Well, resistance is futile. I had little interest in being absorbed by the Blogging Borg (I mean, really, if everybody including your grandmother is doing this, how hip can it really be?) and had so far successfully remained contentedly absent from the blogoshphere. (Well, not entirely, I do post playlists I do for a radio show on WTJU 91.1 FM in Charlottesville, VA called Vagabond Shoes, but I don’t really count that as blogging.) But when the good folks here asked if I’d be a weekly contributor to the BlackGate blog, I figured, well, what the hell, I’d join the multitudes.
Which brings me to a recent essay by Joe Queenan at the NY Times in which he argues a fawning book review is as bad as a poor review. Which, in turn, reminded that a little while back there was some discussion in the genre blogosphere about the lousy quality of on-line reviewing, with some attempt to correct it that proved largely unsuccessful. Now, I’ve got a regular short fiction review gig here, and I’ve been reviewing books (on-line and in print) for quite awhile. And I have to say it’s easier to write a review about how bad a book is than how good it is. If anything, I think sometimes people who specialize in panning what they’ve read have an agenda in advertising their own good taste. Not that I’ve ever not written a negative review, but for the most part I tend to review what I’m interested in, and even when it falls short of the mark in my opinion, I always wonder if the fault is my lack of understanding rather than the author’s art (which is not going to happen if you pick up your average Tolkien rip-off and go for the easy targets). Actually, I think I’m less interested in writing a positive or negative review than to convey a sense of what I think the author is getting at, and how successful it has been, at least to me.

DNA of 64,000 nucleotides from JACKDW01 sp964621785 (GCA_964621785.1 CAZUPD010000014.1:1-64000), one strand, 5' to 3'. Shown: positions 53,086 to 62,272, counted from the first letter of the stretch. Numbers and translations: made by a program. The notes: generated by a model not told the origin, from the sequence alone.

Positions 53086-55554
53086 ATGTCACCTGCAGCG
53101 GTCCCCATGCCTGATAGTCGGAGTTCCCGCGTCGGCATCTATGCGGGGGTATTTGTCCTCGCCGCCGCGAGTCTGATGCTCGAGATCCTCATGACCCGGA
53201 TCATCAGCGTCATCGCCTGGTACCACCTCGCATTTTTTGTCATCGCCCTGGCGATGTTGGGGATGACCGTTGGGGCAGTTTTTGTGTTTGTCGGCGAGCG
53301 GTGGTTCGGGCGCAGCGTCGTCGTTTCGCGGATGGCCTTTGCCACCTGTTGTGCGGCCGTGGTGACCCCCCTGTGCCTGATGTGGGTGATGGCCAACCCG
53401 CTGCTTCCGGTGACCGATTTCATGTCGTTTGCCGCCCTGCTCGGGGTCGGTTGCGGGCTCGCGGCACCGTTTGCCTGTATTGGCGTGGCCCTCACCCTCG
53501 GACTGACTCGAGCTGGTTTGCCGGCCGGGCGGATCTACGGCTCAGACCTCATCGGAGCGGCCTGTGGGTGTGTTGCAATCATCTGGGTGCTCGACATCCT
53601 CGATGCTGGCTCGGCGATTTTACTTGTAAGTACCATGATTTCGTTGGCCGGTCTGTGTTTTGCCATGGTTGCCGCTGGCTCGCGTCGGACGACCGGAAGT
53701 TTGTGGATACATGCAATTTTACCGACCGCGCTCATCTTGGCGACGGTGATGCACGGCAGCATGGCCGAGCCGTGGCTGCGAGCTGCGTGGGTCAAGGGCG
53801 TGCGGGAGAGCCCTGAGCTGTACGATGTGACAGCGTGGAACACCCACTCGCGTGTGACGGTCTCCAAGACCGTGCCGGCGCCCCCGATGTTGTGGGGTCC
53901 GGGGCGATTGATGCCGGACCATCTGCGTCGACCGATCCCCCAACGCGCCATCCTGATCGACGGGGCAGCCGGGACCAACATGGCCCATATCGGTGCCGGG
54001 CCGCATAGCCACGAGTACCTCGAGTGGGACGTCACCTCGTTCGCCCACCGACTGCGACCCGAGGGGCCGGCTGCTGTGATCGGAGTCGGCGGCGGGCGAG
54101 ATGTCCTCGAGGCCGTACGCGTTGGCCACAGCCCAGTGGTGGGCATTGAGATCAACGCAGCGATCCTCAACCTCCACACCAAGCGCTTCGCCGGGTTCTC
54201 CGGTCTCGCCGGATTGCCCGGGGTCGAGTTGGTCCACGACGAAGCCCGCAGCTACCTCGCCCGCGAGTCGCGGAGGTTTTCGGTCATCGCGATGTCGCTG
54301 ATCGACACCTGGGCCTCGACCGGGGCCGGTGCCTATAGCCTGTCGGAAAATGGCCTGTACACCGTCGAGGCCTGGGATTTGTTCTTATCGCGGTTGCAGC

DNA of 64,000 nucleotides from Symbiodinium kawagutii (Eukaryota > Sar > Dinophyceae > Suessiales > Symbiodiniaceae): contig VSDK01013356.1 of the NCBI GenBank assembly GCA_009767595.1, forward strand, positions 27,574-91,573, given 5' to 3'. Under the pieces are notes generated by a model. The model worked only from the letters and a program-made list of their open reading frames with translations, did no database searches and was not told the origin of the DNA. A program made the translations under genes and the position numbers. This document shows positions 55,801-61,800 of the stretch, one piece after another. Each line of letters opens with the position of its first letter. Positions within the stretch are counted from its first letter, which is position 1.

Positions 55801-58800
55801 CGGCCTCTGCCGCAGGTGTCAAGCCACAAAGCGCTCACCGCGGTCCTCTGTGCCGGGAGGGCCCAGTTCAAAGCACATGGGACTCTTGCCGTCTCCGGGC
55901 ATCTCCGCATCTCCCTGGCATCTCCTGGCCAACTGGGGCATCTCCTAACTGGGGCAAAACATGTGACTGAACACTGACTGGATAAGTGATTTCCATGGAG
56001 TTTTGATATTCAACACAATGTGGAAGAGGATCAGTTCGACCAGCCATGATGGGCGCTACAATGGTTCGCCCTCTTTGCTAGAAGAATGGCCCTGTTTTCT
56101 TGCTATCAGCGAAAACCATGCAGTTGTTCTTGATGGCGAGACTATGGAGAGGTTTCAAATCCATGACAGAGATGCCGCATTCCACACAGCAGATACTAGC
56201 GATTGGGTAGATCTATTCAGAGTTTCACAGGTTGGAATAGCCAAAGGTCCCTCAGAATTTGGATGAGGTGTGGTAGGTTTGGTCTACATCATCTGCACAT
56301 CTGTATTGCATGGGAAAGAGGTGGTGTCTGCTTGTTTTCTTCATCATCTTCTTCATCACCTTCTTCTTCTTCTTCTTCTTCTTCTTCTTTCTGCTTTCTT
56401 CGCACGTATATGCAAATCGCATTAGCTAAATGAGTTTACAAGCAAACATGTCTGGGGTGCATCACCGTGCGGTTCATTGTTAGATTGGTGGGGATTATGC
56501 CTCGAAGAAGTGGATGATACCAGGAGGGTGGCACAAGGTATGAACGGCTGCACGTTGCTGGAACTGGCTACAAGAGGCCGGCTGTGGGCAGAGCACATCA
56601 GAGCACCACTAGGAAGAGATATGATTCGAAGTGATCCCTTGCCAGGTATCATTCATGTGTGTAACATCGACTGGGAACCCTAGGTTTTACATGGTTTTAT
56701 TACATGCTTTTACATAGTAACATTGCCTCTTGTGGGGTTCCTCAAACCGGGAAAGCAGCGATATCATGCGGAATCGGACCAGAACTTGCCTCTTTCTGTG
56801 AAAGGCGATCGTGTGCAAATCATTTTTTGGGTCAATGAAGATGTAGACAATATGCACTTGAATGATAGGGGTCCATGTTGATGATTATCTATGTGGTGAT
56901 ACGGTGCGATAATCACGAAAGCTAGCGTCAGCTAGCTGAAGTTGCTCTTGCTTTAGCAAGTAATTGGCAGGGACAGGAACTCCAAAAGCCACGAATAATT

Now, who really cares what I think one way or another is a whole other issue.